Another factor in gaining devotees is the emotional impact of group activities. Imagine, for example, that you have been feeling lonely, bored, depressed or tired. One day a friend tells you that "improving your nutrition" can help you feel better. After selling you some products, the friend inquires regularly to find out how you are doing. You seem to feel somewhat better. From time to time you are invited to interesting lectures where you meet people like yourself. Then you are asked to become a distributor. This keep you busy, raises your income, and provides an easy way to approach old friends and make new ones—all in an atmosphere of enthusiasm. Some of your customers express gratitude, giving you a feeling of accomplishment. People who increase their income, their social horizons, or their self-esteem can get a psychological boost that not only can improve their mood but also may alleviate emotionally-based symptoms.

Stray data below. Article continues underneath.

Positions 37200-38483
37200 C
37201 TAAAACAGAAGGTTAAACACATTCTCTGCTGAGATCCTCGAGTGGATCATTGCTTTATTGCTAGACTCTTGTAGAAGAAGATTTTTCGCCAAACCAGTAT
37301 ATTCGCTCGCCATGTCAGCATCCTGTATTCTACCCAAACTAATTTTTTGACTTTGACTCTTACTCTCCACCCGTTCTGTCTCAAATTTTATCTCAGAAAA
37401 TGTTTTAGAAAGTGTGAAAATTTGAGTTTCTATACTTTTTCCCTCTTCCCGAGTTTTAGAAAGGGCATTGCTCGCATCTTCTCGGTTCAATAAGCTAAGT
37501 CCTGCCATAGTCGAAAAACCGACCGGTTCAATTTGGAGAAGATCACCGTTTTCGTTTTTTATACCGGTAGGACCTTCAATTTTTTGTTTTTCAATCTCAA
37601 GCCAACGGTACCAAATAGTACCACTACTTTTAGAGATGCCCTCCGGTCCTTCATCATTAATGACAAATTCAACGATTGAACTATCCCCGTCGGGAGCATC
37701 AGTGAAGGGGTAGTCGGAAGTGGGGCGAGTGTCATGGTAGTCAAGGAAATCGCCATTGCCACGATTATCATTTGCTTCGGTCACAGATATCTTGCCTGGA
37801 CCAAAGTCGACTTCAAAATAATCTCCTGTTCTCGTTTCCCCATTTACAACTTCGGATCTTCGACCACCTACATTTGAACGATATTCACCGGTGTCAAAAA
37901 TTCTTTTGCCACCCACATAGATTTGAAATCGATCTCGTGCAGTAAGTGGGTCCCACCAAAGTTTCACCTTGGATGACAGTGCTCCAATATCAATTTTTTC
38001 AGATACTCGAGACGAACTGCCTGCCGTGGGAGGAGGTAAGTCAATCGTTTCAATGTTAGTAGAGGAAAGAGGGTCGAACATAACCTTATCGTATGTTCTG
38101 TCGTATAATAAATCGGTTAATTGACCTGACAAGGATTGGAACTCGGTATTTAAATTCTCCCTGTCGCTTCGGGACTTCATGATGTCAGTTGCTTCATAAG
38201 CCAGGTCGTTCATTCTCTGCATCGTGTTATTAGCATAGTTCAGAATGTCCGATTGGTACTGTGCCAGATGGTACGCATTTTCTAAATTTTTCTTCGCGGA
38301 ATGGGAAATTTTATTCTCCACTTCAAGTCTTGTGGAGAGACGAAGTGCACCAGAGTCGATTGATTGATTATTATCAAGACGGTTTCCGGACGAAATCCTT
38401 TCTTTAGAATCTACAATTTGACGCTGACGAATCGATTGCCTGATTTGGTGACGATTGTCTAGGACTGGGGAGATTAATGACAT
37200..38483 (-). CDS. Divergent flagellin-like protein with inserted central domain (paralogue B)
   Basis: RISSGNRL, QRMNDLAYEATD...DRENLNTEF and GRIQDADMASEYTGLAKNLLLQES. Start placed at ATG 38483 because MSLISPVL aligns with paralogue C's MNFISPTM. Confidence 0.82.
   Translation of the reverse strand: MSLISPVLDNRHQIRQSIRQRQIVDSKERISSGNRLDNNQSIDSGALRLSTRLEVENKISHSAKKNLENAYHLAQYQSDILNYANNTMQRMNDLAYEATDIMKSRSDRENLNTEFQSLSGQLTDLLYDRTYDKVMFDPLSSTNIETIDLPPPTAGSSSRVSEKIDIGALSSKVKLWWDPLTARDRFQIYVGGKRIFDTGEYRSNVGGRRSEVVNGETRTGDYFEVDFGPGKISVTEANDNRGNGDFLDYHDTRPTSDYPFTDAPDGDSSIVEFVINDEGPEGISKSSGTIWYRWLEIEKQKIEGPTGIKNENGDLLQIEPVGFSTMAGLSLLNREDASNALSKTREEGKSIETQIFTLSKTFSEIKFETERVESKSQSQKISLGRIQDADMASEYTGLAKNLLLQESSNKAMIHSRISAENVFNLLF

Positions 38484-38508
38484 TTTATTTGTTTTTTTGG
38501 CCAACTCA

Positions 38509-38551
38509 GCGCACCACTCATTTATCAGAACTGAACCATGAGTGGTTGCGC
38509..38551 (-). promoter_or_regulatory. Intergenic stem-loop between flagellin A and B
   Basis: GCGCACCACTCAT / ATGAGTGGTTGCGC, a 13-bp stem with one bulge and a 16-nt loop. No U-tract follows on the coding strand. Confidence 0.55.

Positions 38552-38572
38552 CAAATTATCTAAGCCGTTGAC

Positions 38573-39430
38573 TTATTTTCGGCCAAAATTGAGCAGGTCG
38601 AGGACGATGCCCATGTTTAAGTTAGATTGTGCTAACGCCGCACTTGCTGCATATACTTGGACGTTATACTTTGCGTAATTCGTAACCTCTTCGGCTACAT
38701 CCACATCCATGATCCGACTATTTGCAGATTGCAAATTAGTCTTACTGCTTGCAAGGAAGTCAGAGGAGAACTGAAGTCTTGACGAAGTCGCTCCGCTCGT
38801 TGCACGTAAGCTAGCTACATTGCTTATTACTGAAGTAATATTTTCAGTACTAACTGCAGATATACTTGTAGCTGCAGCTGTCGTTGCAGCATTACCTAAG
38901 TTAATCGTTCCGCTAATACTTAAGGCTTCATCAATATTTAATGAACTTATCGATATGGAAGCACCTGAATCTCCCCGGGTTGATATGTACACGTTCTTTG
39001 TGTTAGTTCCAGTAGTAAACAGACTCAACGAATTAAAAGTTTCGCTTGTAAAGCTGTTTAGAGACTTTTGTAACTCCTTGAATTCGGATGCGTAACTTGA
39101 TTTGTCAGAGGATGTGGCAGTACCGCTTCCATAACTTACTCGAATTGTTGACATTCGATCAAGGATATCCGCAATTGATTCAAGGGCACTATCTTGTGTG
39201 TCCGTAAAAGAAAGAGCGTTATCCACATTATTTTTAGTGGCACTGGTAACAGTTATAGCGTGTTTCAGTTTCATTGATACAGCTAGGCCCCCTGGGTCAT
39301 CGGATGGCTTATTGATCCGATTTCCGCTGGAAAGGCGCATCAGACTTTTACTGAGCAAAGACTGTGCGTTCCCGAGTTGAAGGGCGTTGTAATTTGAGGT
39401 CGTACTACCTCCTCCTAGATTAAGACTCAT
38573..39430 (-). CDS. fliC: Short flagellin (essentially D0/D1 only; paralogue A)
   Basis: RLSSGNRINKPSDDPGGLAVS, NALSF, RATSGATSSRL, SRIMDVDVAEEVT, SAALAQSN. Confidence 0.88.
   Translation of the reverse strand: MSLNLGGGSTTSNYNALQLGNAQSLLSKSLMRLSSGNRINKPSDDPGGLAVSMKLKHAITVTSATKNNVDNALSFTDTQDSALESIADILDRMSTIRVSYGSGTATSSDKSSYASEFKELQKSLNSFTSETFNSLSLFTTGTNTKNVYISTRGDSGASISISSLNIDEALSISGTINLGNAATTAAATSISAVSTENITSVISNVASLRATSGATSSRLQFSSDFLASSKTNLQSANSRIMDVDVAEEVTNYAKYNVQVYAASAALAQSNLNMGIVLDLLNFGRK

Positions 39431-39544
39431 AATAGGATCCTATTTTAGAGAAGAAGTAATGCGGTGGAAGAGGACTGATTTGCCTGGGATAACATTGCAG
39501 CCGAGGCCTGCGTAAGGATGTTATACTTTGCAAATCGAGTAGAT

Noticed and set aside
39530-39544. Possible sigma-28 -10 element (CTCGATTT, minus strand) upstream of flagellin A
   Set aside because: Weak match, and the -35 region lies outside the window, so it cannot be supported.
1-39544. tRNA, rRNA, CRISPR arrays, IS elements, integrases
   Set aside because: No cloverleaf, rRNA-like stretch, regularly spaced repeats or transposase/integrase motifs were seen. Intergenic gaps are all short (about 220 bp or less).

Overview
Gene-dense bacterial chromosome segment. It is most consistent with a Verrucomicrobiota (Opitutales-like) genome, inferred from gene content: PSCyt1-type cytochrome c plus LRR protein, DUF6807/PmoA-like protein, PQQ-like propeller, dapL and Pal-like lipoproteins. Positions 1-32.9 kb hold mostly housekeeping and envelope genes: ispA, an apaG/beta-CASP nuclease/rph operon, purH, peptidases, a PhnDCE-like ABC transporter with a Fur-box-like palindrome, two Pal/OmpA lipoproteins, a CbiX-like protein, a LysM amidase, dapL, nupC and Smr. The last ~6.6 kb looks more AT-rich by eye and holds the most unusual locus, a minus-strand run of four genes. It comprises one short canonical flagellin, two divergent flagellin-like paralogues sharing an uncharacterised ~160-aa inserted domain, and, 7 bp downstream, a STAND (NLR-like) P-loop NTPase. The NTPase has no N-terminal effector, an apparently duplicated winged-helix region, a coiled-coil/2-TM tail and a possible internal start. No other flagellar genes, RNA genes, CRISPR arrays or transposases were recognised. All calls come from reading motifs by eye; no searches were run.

Some people would argue that the apparent benefits of "believing" in the products outweigh the risks involved. Do you think that people need false beliefs in order to feel healthy or succeed in life? Would you like to believe that something can help you when in fact it is worthless? Should our society support an industry that is trying to mislead us? Can't Americans do something better with the billion or more dollars being wasted each year on multilevel "health" products?
Ela funciona de uma forma bem simples: você recomenda a algum amigo seu que use um chat no seu site. Se ele topar e se tornar cliente pagante da Jivo, você recebe para sempre 30% daquilo que ele pagar. O bom do Jivo é mesmo a sua recorrência. Você só precisa de recomendar uma vez e recebe para sempre, visto que ele paga uma mensalidade constante ao próprio JivoChat. Após trabalhar durante alguns meses com eles, me rendeu até agora quase 25 mil reais.
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